Friday, August 17, 2012

Julia Child's 100th birthday was celebrated this week at the Chabot house by making her fabulous Gratin Dauphinois......scalloped potatoes!!  I am here to tell you that it is the best recipe for scalloped potatoes EVER.  It's on page 523 of Mastering the Art of French Cooking, and is super easy.  You can also substitute any other white cheese for the swiss listed in the recipe....I made it with mozzarella and we did everything but lick the casserole!!  Bon Appetit!

Wednesday, August 8, 2012

Ever since Woody Allen's movie, Midnight in Paris, I have been obsessed with Ernest Hemingway.  I'm reading A Moveable Feast, about his early years in Paris with first wife Hadley.  He seems such a tortured soul, so talented and wounded.  Another emotional casualty of WWI, his writing is clear and true.  I fell asleep reading it last night, then awoke at 4am and continued reading it til my husband's alarm went off at 5:15.  I've only read his non-fiction so far, and will jump into The Sun Also Rises when I finish this.  Almost don't want it to end, as I know the real ending.
Raise your hand if you love Aleksandr Solzhenitsyn!!!  I sure do- am reading The Gulag Archipelago.  He was the true voice of Russia...totally understand why they tried so hard to silence one likes to hear the truth about themselves, especially when it's painful.  He paints a picture, in black, of all the cruelty he witnessed in 20th century Russia.  His dedication of the book tears your heart right out.
"I dedicate this 
to all those who did not live
to tell it.
And may they please forgive me
for not having seen it all
nor remembered it all,
for not having divined all of it."
Aleksandr I. Solzhenitsyn

Saturday, August 4, 2012

Don't you love it when you pick up a book, read the back cover, think it sounds sooooo interesting, buy it, start reading it, and discover during the second chapter that you've already read it?  Just did that with Charles Todd's Watchers of Time.  But the good news is, that after age 50, your memory dims just enough to forget how the book turns I'm still reading and enjoying it!!  Another perk for the "over 50" phase of my life.

Went to Slightly North of Broad last night for their Sunday Chef's Table Dinner- Amazing!  We had an Amuse Bouche, then five courses and a dessert.  There is a limit of 6 diners at the table, which borders the kitchen.  The wait staff was great, the chef chatted with us between courses, explaining his food choices, sources, seasonings, methods of food preparation, etc. and the food was just fantastic.  SNOB's chef has been there for 10 years and is really a master of his craft.  Some of my favorites were his "in house made" kielbasa, the Charleston Gold rice, the addition of lemon oil to his tomato coulis, their use of Timms Mill grits (from a home mill outside Anderson, SC) and the brown turkey fig salad with pistachios....yum!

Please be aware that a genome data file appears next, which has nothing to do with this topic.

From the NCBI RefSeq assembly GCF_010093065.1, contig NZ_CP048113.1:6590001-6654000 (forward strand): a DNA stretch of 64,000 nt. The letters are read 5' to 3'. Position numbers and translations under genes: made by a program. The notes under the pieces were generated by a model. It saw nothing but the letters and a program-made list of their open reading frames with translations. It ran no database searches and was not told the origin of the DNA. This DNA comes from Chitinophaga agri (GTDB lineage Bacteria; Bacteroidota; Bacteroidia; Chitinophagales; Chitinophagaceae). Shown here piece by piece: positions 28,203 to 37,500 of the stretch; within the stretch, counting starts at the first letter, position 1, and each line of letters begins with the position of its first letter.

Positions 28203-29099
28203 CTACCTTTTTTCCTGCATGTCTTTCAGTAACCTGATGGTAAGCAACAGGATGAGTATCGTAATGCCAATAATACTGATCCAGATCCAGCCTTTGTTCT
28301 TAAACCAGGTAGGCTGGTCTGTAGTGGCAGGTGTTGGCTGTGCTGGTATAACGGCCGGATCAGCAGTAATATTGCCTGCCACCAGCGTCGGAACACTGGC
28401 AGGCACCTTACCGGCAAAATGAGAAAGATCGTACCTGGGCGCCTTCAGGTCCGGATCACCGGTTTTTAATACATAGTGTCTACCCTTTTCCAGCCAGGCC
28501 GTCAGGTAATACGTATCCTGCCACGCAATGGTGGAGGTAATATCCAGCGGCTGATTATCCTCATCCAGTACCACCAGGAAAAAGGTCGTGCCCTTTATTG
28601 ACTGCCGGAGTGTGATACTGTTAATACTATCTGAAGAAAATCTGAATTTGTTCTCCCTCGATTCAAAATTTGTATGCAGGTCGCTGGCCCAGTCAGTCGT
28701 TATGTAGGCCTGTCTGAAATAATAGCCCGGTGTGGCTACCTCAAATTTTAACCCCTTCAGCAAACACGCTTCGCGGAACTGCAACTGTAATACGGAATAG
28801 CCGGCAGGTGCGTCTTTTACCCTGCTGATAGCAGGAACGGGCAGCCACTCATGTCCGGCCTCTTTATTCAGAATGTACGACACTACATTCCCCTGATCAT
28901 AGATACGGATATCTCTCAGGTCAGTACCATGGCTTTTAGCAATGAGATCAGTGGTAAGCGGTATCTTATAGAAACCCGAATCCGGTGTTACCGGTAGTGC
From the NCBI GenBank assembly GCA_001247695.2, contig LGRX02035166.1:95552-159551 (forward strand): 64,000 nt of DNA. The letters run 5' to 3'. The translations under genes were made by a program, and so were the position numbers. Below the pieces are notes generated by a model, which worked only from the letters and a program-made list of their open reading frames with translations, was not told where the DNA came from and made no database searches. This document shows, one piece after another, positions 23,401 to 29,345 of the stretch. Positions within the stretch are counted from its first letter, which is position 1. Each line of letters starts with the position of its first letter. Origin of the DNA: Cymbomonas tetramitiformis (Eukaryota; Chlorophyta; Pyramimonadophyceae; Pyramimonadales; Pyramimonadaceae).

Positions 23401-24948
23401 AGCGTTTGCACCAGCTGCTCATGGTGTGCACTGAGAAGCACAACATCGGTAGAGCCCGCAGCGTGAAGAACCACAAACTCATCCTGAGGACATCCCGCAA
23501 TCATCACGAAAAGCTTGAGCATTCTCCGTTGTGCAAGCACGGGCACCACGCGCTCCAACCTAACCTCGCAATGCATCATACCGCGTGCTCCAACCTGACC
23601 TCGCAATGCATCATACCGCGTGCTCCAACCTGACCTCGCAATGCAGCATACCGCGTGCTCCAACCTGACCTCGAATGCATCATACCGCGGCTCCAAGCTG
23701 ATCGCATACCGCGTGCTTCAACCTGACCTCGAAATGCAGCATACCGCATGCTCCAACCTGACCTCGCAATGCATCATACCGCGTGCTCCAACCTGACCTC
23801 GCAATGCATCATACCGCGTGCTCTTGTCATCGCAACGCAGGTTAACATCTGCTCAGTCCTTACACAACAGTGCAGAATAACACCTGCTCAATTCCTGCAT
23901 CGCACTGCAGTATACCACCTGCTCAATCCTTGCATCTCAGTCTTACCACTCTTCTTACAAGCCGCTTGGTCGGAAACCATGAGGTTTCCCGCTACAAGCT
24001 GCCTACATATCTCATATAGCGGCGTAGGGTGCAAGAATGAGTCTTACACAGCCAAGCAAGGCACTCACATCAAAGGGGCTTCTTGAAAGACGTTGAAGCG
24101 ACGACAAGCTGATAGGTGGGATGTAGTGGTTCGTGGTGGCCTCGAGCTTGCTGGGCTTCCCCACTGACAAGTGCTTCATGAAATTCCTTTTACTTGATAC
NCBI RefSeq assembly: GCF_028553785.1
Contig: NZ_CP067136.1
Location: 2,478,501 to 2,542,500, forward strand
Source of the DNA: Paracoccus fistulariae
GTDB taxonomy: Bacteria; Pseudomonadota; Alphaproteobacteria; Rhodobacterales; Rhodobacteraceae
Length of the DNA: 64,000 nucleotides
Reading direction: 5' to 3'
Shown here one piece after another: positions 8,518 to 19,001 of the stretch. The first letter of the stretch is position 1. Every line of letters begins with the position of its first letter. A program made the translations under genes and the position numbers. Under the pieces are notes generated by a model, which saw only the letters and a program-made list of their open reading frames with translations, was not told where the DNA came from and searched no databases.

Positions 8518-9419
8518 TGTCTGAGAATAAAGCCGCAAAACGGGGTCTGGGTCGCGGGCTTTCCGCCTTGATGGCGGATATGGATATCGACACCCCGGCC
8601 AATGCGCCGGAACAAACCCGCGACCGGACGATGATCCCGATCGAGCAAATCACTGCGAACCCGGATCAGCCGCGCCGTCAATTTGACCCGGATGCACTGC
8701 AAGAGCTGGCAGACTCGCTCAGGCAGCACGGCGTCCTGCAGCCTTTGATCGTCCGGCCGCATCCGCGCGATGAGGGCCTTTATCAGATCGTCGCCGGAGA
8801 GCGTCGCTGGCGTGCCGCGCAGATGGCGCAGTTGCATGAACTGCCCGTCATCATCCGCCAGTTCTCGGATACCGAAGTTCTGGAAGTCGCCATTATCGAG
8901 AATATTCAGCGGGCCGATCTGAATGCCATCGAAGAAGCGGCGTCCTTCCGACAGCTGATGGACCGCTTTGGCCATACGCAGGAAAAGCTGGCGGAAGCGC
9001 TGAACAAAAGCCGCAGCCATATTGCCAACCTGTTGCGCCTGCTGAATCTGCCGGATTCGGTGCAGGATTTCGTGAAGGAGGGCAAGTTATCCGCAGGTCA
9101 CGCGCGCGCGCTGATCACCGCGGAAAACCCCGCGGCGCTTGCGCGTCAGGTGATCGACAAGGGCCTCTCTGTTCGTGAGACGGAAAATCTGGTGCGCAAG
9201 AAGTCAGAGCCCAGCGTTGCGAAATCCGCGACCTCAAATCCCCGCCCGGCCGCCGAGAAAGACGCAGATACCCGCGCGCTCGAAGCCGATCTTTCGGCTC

How much fun would Thomas Hardy be at a party?

         I have recently become obsessed with Thomas Hardy novels....Tess of the D', Jude the Obscure, The Mayor of Castorbridge.   But, now that I am familiar with his writing style, I know immediately upon being introduced to each character, that things will end badly..for everyone.  When he shares the characters innermost desires, you know that they will not only NOT achieve them, but will watch them crash in flames in an excrutiating way.  It makes me wonder what Thomas Hardy would be like at a party.  Would he flip his drink over in your plate after hearing you state when dinner is served, "Oh, I've always wanted to try that!"?  When discussing a movie that you are very excited about seeing, would he tell you the ending- loud enough for all in the room to hear, ruining their movie experience as well?  Would he explain the choking hazards of each snack, then watch you intently as you over-chew it?  The man must have had his hopes dashed over and over to have used that as the engine that runs his plots so effectively.  My fantasy dinner party with Thomas Hardy would  include Cormac McCarthy, John Steinbeck and Dostoevsky, as they, too, beautifully weave a tale of doom, while making you want more!  What do you think, readers of Hardy?